The guessing game continues as to when the shooting will start in Baghdad. But now there are some indications as to when it will end.
The Army says it awarded a $12 million "firm-fixed-price contract" to a South Carolina company for a "regional heavy lift for 305 trucks and buses." And where are these vehicles to be lifted to? "Work will be performed in Kuwait," the summary explanation of the contract said, and, more important, "is to be completed by March 27."
So let's see. The Army civil affairs folks probably need the trucks for rebuilding work. The buses could be used to transport displaced people and prisoners -- the military is worried about dealing with mass surrenders. After that, the buses could transport congressional delegations, Agency for International Development workers and then, of course, the expected tourists as democracy blooms for the first time in Iraqi history.
Working backward . . . If the rebuilding and codel phase begin March 27, and the war takes at most a few days, and allowing a week or so for the dust to settle, that would put the first cruise missiles flying in, absolute latest, early March.
Book early to avoid the rush.
Secretary on the Defense
Speaking of the Pentagon . . . The usually masterful Secretary of Defense Donald H. Rumsfeld seemed to have gotten a bit off stride at Tuesday's press briefing. The clue: when he said, "You know, maybe I ought to consult a lawyer."
This came after what was an unusually rough grilling by reporters about a Defense Department inspector general's probe of allegations against Gen. Tommy R. Franks. The IG is investigating Franks for having his wife sit in on super-classified briefings and for government payment for some of her expenses.
Rumsfeld, rather than clamming up about an ongoing investigation -- one that may eventually require him to render his own judgment as to Franks's culpability -- acknowledged, "I have discussed it with him."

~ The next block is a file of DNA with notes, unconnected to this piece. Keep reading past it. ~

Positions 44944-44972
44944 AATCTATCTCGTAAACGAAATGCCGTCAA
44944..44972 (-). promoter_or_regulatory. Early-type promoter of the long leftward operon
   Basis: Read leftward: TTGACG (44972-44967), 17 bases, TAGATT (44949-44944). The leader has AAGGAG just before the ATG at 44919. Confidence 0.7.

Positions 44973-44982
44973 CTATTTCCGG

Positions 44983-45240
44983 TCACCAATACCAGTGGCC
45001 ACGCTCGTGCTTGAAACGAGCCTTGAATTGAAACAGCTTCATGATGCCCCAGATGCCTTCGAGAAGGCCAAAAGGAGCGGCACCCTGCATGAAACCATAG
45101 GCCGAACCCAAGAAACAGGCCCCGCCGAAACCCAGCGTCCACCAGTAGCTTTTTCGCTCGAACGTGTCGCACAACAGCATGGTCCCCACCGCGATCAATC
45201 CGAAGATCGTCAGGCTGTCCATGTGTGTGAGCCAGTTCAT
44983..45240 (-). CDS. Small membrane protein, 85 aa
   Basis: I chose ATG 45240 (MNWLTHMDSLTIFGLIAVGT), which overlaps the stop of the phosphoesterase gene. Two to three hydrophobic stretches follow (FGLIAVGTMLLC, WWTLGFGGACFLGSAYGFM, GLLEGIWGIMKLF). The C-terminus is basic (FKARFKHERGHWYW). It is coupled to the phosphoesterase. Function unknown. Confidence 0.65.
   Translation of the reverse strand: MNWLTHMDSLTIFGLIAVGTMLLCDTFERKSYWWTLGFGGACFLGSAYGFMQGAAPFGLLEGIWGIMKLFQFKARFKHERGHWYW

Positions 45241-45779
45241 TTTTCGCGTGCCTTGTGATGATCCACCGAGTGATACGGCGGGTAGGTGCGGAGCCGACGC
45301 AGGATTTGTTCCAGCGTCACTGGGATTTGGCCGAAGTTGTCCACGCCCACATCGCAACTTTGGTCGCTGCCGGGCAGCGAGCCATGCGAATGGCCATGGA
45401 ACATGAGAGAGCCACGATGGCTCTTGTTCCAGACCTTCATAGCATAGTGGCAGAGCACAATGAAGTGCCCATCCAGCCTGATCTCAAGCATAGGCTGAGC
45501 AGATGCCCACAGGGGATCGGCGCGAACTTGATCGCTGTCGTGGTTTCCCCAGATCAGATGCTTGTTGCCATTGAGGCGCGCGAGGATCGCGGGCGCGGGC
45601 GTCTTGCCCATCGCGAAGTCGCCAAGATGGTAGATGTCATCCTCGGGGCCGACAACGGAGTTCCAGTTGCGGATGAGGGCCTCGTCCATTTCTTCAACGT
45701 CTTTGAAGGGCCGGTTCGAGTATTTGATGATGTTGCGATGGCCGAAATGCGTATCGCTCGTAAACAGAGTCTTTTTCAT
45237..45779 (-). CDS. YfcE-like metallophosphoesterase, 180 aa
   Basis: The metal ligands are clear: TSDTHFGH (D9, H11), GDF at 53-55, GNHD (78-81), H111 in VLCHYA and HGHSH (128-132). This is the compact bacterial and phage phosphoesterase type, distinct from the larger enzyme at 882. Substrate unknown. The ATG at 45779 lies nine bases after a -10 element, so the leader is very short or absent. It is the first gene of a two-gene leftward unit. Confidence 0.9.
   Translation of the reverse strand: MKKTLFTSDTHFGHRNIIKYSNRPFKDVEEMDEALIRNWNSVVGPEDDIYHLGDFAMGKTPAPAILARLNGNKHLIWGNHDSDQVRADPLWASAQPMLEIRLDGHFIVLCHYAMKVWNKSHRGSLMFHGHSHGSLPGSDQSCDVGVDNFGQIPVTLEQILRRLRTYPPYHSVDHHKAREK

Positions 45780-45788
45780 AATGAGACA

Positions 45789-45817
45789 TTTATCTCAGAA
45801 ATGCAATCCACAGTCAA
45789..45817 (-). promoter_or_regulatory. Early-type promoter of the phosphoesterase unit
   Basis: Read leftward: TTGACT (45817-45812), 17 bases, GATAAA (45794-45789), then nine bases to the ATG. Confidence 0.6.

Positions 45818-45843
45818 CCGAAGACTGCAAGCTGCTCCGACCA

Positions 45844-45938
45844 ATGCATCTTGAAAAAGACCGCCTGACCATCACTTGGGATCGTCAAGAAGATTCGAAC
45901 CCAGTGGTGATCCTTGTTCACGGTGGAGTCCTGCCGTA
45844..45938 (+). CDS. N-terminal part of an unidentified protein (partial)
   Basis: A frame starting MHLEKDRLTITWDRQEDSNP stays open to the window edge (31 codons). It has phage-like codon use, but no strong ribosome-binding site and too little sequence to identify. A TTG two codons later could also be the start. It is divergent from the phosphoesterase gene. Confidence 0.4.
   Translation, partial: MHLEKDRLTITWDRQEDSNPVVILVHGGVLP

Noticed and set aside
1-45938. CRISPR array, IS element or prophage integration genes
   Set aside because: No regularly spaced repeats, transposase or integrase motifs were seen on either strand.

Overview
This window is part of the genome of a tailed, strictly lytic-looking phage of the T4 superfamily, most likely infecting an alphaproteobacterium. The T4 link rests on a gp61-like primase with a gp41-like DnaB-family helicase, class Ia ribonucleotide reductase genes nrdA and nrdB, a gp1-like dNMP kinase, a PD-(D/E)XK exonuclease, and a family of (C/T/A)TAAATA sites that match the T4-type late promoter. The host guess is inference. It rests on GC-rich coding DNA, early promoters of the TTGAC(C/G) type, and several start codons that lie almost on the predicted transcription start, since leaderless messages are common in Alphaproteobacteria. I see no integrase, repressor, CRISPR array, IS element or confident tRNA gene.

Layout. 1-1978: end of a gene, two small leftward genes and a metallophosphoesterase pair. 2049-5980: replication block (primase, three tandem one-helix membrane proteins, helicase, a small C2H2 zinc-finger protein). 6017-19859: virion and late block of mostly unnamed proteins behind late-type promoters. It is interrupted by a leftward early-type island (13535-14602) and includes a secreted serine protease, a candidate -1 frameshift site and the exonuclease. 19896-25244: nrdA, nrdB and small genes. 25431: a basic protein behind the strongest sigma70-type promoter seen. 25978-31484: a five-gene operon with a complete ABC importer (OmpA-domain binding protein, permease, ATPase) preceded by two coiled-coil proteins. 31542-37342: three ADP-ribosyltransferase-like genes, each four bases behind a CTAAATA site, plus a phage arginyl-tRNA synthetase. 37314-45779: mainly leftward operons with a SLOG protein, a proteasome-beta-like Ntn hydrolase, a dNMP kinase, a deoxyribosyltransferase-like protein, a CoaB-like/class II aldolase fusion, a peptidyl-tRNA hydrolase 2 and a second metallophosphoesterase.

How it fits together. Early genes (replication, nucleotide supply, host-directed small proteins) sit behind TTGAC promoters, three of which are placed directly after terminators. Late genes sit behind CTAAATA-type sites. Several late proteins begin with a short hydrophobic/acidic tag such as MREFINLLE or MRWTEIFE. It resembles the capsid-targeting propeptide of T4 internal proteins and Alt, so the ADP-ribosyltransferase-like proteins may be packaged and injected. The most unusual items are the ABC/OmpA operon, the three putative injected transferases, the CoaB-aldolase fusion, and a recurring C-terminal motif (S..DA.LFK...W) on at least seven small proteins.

A reporter later noted, "You said you met with him to discuss it. . . ."
"I did not," Rumsfeld said, saying Franks just told him there was an investigation.
Can you spell ex parte?
In addition to the "no value added" flap over draftees in Vietnam, the recent "old Europe" shot and the talk of getting lawyered up Tuesday, the "SecDef" was at it again Wednesday.
"I believe Libya, Cuba and Germany are ones that have indicated they won't help in any respect," Rumsfeld told Congress -- as opposed to the huge coalition of countries that'll be with the United States.
The new "Axis of Evil"? Well, sort of new, since Germany was a member of the original one.
And in This Corner . . .
It was any White House press secretary's dream come true: members of the White House press corps brawling -- verbally -- among themselves. For Ari Fleischer, it was better than the WWF Smackdown.
It started when Russell Mokhiber of the Corporate Crime Reporter said: "You just said the president is a deeply religious man. Jesus Christ was an absolute pacifist. How does the president square his militarism with Jesus's pacifism?"
There was muttering among confused reporters as to the validity of this notion. Then Baltimore radio personality Lester Kinsolving, an Episcopal priest, blasted away. "Jesus Christ wasn't a pacifist," he shouted.
"Well, I think there may be a debate in the press corps about your question, Russell," Fleischer said, starting to enjoy himself immensely.
"How about when Jesus" went to the "temple with a whip, where he beat the hell out of those money-changers?" Kinsolving said. "Does that sound like he's an absolute pacifist, Ari?"
The shouting continued for a few moments until the senior correspondent, Steve Holland of Reuters, finally called the briefing to a halt. But the angry sparring continued for another minute or so after Fleischer left.
Good thing Fleischer keeps those useful foils around.
Speaking of Infighting . . .
Conservative activist Grover Norquist says the American Conservative Union must take tougher action and ban a Florida vendor -- who sold anti-Muslim material at the group's Conservative Political Action Conference last week -- from future conventions.
Norquist, president of Americans for Tax Reform, e-mailed fellow ACU board members this week, calling for a resolution apologizing "for the discomfort and insult that these offensive materials caused."
He also said a CPAC panelist, Frank J. Gaffney Jr. of the Center for Security Policy, had impugned the patriotism of a Muslim who works at the White House, because of his religion. Gaffney was formally uninvited from Norquist's "center-right coalition meeting" Wednesday -- the weekly lunch for conservative A-listers.
Gaffney said his comments were "addressing a serious national security issue and do not remotely qualify for his characterization as racist or bigoted."
ACU Chairman David Keene has not committed to banning the vendor and opposes Norquist's resolution. "We are not in the business of enforcing orthodoxy at CPAC or within the movement," he wrote to Norquist in an e-mail he sent to the whole board. "[Gaffney's] views may be obnoxious to you, but I'm sure some people find everything we say about a myriad of issues equally obnoxious."
Bush's Texas Tenure
Correction: President Bush was governor of Texas for about six years. Wednesday's column had him serving eight years.